Supporting women’s leadership and participation in the Bangsamoro


In October 2012, the Government of the Philippines (GPH) and the Moro Islamic Liberation Front (MILF) signed the Framework Agreement on the Bangsamoro (FAB), which puts both parties on the path to end nearly four decades of intermittent violent civil conflict. The centrepiece of the FAB is to create the Bangsamoro, a new autonomous entity in Mindanao and homeland for the Moro people, replacing the current Autonomous Region in Muslim Mindanao (ARMM). The FAB laid out an overall framework for a final settlement.

After 17 months of additional negotiations, the parties negotiated and agreed on crucial annexes pertaining to normalization, wealth sharing and power sharing, forming part of the Comprehensive Agreement on the Bangsamoro (CAB).

The CAB is one of the most celebrated peace agreements in the world as it is the first peace agreement ever signed by a woman chief negotiator from the government, Miriam Coronel-Ferrer, and participated in by a Moro woman also in the government peace panel, Yasmin Busran-Lao. Aside from this, it included gender-sensitive provisions, providing the backdrop for women’s participation and encouraging women’s voices and leadership in the transition processes and in preparation for the establishment of the new Bangsamoro political entity.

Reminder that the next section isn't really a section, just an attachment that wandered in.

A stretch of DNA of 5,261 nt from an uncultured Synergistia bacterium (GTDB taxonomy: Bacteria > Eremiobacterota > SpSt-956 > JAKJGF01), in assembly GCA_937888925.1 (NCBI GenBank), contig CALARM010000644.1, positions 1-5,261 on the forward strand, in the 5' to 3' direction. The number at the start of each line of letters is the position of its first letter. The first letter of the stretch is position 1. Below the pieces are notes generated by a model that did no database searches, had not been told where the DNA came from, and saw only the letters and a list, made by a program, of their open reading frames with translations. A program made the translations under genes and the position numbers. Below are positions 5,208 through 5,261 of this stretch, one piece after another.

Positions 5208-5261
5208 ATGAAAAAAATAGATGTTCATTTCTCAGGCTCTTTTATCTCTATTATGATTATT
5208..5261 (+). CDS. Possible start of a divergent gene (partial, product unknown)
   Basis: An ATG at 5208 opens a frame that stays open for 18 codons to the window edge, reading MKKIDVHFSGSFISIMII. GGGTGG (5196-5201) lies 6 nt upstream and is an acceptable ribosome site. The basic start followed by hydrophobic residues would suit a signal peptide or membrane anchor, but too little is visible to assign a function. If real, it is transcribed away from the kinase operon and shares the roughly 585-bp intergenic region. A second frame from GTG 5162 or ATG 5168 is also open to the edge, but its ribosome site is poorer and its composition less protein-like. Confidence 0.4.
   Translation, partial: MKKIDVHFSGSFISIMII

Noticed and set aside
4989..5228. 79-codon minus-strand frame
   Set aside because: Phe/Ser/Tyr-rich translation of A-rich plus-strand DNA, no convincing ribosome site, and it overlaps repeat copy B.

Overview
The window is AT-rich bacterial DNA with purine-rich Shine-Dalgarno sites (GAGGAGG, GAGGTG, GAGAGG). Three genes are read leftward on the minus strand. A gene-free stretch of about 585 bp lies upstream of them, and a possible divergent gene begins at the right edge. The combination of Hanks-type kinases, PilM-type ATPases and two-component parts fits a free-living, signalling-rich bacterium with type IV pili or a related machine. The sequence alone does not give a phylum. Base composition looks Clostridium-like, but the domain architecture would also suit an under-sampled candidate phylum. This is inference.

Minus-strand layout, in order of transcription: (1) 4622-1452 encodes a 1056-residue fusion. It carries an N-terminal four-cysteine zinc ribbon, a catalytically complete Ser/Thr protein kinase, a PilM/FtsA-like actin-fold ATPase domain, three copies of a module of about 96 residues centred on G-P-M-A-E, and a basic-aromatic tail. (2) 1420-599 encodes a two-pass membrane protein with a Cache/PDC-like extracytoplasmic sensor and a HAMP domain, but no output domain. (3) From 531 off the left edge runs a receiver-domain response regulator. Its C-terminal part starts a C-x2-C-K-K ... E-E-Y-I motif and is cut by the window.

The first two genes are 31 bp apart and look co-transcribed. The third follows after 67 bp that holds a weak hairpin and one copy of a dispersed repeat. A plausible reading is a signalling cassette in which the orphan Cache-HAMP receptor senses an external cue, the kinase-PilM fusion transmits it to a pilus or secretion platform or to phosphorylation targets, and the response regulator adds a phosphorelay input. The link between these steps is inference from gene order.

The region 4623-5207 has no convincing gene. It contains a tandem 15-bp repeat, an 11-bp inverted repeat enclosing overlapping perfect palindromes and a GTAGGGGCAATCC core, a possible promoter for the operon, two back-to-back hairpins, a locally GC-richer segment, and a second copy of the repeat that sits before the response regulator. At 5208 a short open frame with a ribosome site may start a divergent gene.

UN Women, through the Peace Building Fund, aims to contribute to ensuring women’s leadership and participation in the transition process and new Bangsamoro institutions. The project was implemented in 2015 and will end in December 2016.

To date, there are 979 women leaders and 157 civil society organizations in the Bangsamoro included in the mapping activities conducted from August 2015 to March 2016. The mapping provided a snapshot of the capacity development experiences and needs of women leaders and CSOs on gender, peace and governance as basis for developing project interventions. Out of these mapped women leaders, 134 were selected and trained on the thematic areas of gender, peace and governance and another 79 trained on advocacy. All trained women leaders developed action plans or agenda points that they will pursue at the individual level and as collective in their respective areas as part of claiming their spaces for leadership and participation and creating a constituency for peace in the Bangsamoro.